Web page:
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– Google DeepMind’s AI Pop Star Clone: A Terrifying Revelation

Two new tools using DeepMind’s music generation algorithm Lyria let anyone make YouTube shorts usin…

You may have caught glimpses of the recent Saturday Night Live episode, featuring Timothée Chalamet and other cast members sporting similar attire, grooving in vibrant red shorts. The sketch humorously portrayed Troye Sivan as “an Australian YouTube twink turned indie pop star and model turned HBO actor being portrayed by an American actor struggling with an Australian accent.” Sivan’s presence, along with his Sleep Demons Chalamet crew, seemed to have left a lasting impression on many. However, this particular Sivan portrayal was arguably the least spine-chilling aspect of the week.

DeepMind, a branch of Google, introduced Lyria, touted as their “most advanced AI audio technology model to date,” along with two innovative music-generating experiments last Thursday. One of these AI tools allows users to transform a mere murmur into an electrifying guitar riff or a majestic orchestral keyboard solo. The second experiment, known as Dream Track, empowers users to swiftly create 30-second YouTube Shorts using AI-generated voices and musical styles resembling renowned artists like T-Pain, Sia, and Demi Lovato, including Sivan. By selecting an artist and inputting a theme, individuals can have the tool craft lyrics, compose the backing track, and sing the song in the chosen artist’s distinctive style. The level of creativity facilitated by these tools is truly mind-boggling.

The essence of true creativity should not be easily replicable; it should present a challenge. This ease of creation is more unsettling to me than a horde of faux Troy Sivans infiltrating my dreams. The essence of greatness lies in the arduous journey, akin to the character Jimmy Dugan in “A League of Their Own.” If creativity were effortless, it would lose its allure. Charli XCX’s songs resonate because they exude her unique attitude, a quality that shines through even when she pens tracks for others, such as Icona Pop’s “I Love It,” which exudes a sense of fun. It almost feels comical to task a machine with crafting a song about fishing. As the saying goes, “ChatGPT doesn’t possess childhood trauma,” a testament to the challenges faced during the Hollywood writers’ strike.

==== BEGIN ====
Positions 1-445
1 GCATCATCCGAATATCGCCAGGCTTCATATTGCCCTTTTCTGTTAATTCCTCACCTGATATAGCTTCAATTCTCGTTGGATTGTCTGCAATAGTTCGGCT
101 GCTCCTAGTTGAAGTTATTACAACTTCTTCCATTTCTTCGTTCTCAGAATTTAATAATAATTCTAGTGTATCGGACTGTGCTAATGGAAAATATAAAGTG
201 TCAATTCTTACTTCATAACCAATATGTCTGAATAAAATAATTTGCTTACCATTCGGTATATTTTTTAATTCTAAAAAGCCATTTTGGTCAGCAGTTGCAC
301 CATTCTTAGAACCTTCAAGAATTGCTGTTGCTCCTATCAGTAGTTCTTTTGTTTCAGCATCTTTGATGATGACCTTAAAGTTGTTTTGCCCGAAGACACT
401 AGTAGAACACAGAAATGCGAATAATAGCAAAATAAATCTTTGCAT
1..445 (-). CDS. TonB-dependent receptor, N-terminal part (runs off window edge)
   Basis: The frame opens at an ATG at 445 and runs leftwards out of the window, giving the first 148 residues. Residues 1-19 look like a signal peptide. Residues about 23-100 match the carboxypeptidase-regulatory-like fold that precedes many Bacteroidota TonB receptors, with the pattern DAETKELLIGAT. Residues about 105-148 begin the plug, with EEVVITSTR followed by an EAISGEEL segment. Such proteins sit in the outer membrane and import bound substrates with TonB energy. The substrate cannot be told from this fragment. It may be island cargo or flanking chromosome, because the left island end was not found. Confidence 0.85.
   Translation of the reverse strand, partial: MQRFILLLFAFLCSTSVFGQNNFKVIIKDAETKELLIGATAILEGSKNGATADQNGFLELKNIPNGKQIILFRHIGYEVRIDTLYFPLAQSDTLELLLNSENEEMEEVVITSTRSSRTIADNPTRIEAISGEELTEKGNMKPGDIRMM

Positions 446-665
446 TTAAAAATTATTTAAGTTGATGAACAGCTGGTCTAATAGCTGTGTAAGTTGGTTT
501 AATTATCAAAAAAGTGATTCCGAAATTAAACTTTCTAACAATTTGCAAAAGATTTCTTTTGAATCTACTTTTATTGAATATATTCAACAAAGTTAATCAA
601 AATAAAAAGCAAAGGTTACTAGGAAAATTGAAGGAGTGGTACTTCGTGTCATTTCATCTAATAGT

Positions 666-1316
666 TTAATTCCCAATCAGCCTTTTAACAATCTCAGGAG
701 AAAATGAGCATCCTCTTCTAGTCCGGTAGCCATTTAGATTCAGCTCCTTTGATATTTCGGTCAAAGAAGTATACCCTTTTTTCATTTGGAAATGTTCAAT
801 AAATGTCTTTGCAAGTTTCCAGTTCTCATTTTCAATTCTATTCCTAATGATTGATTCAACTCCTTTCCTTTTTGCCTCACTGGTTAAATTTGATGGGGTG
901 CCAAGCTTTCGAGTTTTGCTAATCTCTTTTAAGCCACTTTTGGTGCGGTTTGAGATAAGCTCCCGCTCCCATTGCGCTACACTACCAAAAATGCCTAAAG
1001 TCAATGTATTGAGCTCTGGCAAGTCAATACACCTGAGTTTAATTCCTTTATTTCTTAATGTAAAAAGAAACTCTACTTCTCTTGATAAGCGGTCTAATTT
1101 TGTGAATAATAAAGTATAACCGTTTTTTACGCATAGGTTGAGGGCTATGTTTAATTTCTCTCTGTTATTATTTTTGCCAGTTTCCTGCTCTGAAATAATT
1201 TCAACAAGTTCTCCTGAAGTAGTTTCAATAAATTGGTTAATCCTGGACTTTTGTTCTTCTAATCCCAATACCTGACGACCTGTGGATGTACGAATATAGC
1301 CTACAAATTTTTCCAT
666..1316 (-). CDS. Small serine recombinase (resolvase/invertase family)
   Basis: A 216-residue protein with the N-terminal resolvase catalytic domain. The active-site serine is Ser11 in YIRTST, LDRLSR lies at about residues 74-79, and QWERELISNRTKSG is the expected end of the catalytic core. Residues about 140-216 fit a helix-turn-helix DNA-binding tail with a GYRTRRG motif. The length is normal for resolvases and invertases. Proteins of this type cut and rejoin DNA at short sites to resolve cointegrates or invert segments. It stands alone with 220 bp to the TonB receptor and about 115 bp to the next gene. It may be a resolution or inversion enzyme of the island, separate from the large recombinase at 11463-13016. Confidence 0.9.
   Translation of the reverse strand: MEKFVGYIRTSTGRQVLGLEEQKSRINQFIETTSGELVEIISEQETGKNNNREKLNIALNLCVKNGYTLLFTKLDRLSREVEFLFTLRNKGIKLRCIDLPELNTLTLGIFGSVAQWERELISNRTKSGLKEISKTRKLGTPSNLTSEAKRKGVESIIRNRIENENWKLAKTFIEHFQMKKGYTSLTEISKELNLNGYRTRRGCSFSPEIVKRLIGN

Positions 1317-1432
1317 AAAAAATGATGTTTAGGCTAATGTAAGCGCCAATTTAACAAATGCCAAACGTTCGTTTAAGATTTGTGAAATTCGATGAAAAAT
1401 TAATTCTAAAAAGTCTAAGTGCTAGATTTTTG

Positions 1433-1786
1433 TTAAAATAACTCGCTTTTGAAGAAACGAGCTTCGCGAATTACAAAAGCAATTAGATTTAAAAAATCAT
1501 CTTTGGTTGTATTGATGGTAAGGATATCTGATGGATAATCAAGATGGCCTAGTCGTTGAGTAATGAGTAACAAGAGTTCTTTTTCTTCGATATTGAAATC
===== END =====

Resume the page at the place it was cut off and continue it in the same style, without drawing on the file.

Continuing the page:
While these AI devices are not devoid of purpose, they primarily serve to foster idea generation and, in the case of Dream Track, explore novel ways for artists to engage with their audience. Rather than aiming for conventional chart-topping hits, the focus shifts towards creating fresh auditory experiences for platforms like YouTube. Lovato emphasizes how AI is revolutionizing the creative process for musicians, emphasizing the importance of actively shaping the future landscape of the industry.

Google’s latest foray into AI audio technology arrives amidst a complex landscape. Generative AI poses challenges in terms of rights, creating a digital maze of sorts. YouTube, a subsidiary of Google, grapples with an influx of AI-generated music and the intricacies of compensating artists whose work is featured on the platform through label partnerships. Instances like the viral AI-generated track “Heart on My Sleeve,” attributed to “Drake” and “The Weeknd,” led to its removal from various streaming services following objections from the artists’ label, Universal Music Group.

Navigating the realm of AI-generated music presents a conundrum for artists. Even if, hypothetically, the manager of Johnny Cash’s estate does not oppose AI-generated covers of “Barbie Girl,” decisions must be made regarding the utilization of AI tools trained on their work, the development of proprietary tools (as seen with artists like Holly Herndon and Grimes), or opting for a hands-off approach. This dilemma seems to pervade the creative sphere, with designers contemplating their stance on the matter.

The recent discourse surrounding the implications of AI-generated music on intellectual property rights elicited a thought-provoking response. Ed Newton-Rex, head of Stability AI’s audio team, announced his departure from the company, citing disagreements on the notion of training generative AI models on copyrighted material as ‘fair use.’ This departure underscores the contentious nature of utilizing copyrighted works to train AI models, raising pertinent questions about copyright laws’ efficacy in the age of artificial intelligence and its implications for future AI advancements.

In conclusion, the evolving landscape of AI-generated music prompts reflections on authenticity and creativity. While tools like DeepMind’s Dream Track offer a whimsical avenue for creating music akin to established artists, they may fall short of satisfying the discerning tastes of dedicated fans. The narrative harkens back to Nipper, the iconic dog in the RCA logo, listening intently to a phonograph. Just as technology has advanced sound reproduction over the years, AI strives to capture the essence of creativity in real-time moments, albeit with some arguing that digital formats will never match the warmth of vinyl. AI may excel in certain aspects, yet the emotional connection of hearing a beloved artist’s authentic voice remains unparalleled.

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Last modified: February 24, 2024
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